In The News
A Greenwood couple donates a 19th century Greek Revival home in Newberry to a statewide nonprofit that plans to sell it and use the proceeds to repair a historic Abbeville church with many links to Charleston.
That’s just one way a web of preservation is being spun widely across the state by the nonprofit group Preservation South Carolina. It’s a promising effort.
Mike Bedenbaugh, Preservation South Carolina executive director, acquired the 1850s-era home in Newberry as a donation from Dr. O.M. and Linda Cobb of Greenwood. Her great-grandmother bought the home in 1891. The ideal outcome would be a win-win: placing the home in the hands of a new preservation-minded owner and using part of the proceeds to help repair Trinity Episcopal Church, one of the state’s most significant at-risk churches.
The acquisition of an 1850s house in Newberry by Preservation South Carolina could produce double benefits.
Investment and restoration by willing partners could help preserve the Ruff/Wicker/Cobb house for future generations, plus a portion of sale proceeds will also support restoration at Trinity Episcopal Church in Abbeville.
Mike Bedenbaugh, Preservation South Carolina executive director, announced July 18 that a Greek Revival style house in Newberry, dating to the 1850s, was donated to the nonprofit by Greenwood physician Dr. O.M. Cobb and his wife, Linda. The home was purchased by Cobb’s great-grandmother, Rebecca Paysinger in 1891.
ABBEVILLE — Trinity Episcopal Church is set to be awarded a national preservation grant that will help in restoring the Trinity Street landmark.
The National Fund for Sacred Places is awarding preservation grants to 10 historic congregations in the country — totaling $1.9 million — and the gothic revival church in Abbeville is among them. Plus, it’s the only one in South Carolina for this granting cycle.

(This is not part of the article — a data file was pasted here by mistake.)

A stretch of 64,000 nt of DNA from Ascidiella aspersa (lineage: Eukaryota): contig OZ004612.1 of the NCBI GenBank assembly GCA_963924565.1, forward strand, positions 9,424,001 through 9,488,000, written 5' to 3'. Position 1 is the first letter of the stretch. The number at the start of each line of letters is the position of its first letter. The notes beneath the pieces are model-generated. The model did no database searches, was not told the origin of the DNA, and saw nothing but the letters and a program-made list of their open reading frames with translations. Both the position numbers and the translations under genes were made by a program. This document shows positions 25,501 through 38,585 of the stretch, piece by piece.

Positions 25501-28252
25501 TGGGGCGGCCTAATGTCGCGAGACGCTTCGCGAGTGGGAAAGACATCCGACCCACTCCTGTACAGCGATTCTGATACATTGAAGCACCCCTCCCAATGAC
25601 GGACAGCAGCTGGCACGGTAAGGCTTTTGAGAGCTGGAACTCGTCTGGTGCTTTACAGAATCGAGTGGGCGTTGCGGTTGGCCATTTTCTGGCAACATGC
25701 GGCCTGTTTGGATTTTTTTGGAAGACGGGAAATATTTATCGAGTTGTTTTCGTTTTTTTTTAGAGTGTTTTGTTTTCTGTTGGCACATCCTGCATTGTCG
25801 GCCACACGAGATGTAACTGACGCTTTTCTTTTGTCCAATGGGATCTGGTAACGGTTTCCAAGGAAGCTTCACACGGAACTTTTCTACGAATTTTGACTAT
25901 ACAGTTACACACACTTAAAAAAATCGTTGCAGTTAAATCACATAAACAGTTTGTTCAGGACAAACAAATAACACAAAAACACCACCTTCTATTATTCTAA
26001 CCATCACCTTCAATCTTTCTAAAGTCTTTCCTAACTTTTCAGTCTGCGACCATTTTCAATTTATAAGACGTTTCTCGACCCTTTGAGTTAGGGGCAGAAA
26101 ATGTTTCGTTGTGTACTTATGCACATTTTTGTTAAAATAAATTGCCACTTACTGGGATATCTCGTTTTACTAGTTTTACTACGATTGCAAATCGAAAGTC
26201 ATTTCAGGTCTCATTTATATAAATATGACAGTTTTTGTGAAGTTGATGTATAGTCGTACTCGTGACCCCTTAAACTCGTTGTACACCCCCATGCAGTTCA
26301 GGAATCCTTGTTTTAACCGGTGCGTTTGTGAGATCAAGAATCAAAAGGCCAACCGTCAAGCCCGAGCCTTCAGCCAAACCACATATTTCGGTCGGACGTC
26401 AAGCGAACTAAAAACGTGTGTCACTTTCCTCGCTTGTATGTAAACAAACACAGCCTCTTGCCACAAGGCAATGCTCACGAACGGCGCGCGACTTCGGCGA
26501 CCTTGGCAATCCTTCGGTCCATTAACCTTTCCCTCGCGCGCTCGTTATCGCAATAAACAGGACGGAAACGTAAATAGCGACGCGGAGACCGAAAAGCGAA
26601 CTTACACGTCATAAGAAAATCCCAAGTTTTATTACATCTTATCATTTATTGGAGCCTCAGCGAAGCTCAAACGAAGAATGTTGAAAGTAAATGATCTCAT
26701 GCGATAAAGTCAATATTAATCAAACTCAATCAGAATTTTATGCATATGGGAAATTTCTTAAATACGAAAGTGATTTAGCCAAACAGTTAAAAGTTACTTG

“The grant Trinity is being awarded is $250,000,” said Mike Bedenbaugh, Preservation South Carolina executive director. “However, that national preservation grant is tied to matching funds that we have to raise to get the full amount.”
Bedenbaugh said the Trinity Episcopal restoration project must raise $500,000 in matching funds.
October 4, 2019
Check out Preservation South Carolina’s Executive Director, Michael Bedenbaugh, as he speaks with Megan on WSPA’s Your Carolina with Jack & Megan about how PSC is preserving sacred places in South Carolina and has been for years. Mike is giving an update on Preservation South Carolina’s latest projects.
News & Press
By Samantha Lyles, Staff Writer, email@example.com
Society Hill’s Trinity Episcopal Church. Photo by Samantha Lyles
As modern “megachurches” spring up in more and more communities across America, many older churches are seeing their congregations dwindle. Decreased attendance makes it difficult to fund upkeep of these historic chapels and sanctuaries, and the number of at-risk sacred spaces is growing.
“We used to mostly get calls from people worried that a historic house or downtown building was in trouble, but in recent years we started hearing people say that the church their family used to attend was falling in. We saw more of that happening,” says Mike Bedenbaugh, executive director of Preservation South Carolina, a nonprofit founded to protect and restore our state’s architectural history.
NOW SHIPPING: SOUTH CAROLINA’S SACRED SPACES
By Author & Photographer, Bill Fitzpatrick
Proceeds Benefit Preservation South Carolina’s Endangered Sacred Spaces Fund
This magnificent book contains 248 pages filled with magnificent photographs and stories of some of the most interesting sacred spaces in South Carolina. Writer and Photographer Bill Fitzpatrick takes us on a tour of the famous and less known churches while introducing us to the people who go about the business of guarding their church’s history and our states spiritual heritage.
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